Prices of Turkish sultanas have remained stable during the past week, despite the continuing global shortages of raisins and currants.
This is good news for the dried fruit industry, which is also benefiting from the increase in the value of sterling, although recent economic data from the US has weakened the currency slightly in the past few days. Most major UK users of vine fruits including retailers and manufacturers are likely to have purchased their forward dried fruit requirements through until the new crop. This generally becomes available in September but, in some cases, forward contracts will have been made up until the end of the calendar year.
As an indication, good quality standard No. 9 Turkish sultanas are being quoted between USD1,750-1,800 per tonne fob Izmir. Unsold stocks of better grades such as standard no. 10 sultanas are now limited and, where available, are at a premium of between USD100-150/tonne. Unsold stocks of the lesser grades such as type No. 7 and type No. 8 are now limited. This year, they may also be at a premium, as some buyers are able to use the darker coloured fruit as an alternative to raisins, which remain very high in price.
News from the US suggest that sales of Thompson seedless raisins to the EU have reduced due to this year’s high price. This is not unexpected, but some buyers continue to need to purchase Californian raisins as a premium product. Prices remain high at between USD 1.5-1.6 per pound c&f Felixstowe for select grade material.
In South Africa, it is reported that, so far, limited volumes of vine fruit have been delivered to the packers and the quality of this year’s crop is reported to be excellent. The total crop size of sultanas and raisins is still predicted to be between 55,000-60,000 tonnes. Although some rain has been reported, this has not had a significant impact on the quality of this year’s fruit. The very hot weather and dry wind will also help producers to dry their product quicker than last year.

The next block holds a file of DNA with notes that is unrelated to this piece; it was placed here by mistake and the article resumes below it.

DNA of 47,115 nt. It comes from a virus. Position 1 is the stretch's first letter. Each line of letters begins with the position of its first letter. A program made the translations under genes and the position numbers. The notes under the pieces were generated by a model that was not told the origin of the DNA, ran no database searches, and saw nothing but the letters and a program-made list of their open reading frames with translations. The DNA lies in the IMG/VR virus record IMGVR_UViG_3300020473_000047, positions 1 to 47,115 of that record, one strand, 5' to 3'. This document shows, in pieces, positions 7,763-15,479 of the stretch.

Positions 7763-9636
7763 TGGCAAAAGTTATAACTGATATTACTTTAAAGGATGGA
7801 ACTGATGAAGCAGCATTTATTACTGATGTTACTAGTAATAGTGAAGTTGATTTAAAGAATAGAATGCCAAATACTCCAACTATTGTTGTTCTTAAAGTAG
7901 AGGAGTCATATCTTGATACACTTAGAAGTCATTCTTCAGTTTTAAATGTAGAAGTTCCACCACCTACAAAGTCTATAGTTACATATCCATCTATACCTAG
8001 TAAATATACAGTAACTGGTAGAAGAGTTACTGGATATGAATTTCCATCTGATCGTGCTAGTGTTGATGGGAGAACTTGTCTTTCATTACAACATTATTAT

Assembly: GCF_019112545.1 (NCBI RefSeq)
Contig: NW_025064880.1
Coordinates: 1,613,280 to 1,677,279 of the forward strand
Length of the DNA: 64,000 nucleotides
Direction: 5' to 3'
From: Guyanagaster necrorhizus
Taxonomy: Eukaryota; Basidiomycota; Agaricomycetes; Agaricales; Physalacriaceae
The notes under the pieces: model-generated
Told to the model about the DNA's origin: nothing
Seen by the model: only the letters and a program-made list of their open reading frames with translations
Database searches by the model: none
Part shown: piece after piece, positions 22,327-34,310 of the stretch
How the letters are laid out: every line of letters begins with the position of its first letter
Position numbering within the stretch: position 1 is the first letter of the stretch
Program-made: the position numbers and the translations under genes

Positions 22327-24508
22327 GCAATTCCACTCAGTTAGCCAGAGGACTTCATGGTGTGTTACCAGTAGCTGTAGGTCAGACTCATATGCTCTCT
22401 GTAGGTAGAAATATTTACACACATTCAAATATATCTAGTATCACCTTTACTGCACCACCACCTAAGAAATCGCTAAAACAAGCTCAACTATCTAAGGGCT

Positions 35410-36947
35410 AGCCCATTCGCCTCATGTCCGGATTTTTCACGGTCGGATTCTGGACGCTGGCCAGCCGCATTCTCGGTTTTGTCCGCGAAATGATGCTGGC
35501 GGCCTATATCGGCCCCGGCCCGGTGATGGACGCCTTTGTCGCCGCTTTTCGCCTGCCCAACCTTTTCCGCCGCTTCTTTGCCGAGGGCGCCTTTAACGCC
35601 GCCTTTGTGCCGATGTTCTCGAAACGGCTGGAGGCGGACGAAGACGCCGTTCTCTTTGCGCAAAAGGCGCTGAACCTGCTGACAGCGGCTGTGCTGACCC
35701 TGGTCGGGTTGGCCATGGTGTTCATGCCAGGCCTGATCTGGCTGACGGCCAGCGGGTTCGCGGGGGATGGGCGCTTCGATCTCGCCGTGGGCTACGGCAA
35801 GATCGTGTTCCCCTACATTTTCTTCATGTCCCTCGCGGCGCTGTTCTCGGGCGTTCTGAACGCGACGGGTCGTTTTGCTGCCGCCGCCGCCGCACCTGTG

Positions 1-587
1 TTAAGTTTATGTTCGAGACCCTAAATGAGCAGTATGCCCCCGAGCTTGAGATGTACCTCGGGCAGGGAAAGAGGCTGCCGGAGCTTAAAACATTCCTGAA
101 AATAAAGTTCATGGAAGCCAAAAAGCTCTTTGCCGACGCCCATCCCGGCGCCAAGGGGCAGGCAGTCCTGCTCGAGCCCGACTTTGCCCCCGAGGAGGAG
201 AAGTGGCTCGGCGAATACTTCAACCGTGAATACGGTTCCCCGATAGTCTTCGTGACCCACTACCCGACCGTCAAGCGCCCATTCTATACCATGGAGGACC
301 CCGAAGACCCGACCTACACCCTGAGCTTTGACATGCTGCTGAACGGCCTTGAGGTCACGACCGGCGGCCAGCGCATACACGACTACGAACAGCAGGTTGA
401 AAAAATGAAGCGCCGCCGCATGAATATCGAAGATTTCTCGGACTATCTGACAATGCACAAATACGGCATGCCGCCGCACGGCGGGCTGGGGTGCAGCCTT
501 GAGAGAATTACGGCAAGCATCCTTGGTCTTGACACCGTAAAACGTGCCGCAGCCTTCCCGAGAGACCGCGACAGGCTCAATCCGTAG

The drought in the area north of Cape Town has had a major impact in Vredendal, where virtually all South Africa’s currants are produced. This is likely to reduce the tonnage of South African currants by 50% this year.
South Africa has announced prices of new season dried peaches and dried pears. As an indication, choice medium peaches are being quoted between USD4,250-4,500/tonne cif UK and choice medium pears at USD3,250-3,500/tonne. Unfortunately, this year’s South African apricot crop is reported to be one of the smallest in many years with very little available for export.
Turkish apricot exports have reached around 60,000 tonnes at the start of February, compared with only 50,000 tonnes for the same period last year. The past four weeks have seen a tightening in the supply of raw material from farmers and traders, which has caused some difficulties for packers to meet their forward orders. Prices have, therefore, continued to increase and seem likely to increase further in the foreseeable future.
The major issue seems to be the shortage of the larger-sized apricots, so the differential in price has increased. Attention is now being focused on the blossoming period of the apricot trees. There is a concern that a lack of rain could create a shortage and warm weather may also cause the trees to blossom earlier, which puts them in danger of frost damage. As ever, different factors can cause prices to increase as producers speculate on the size of the new crop and further news is awaited.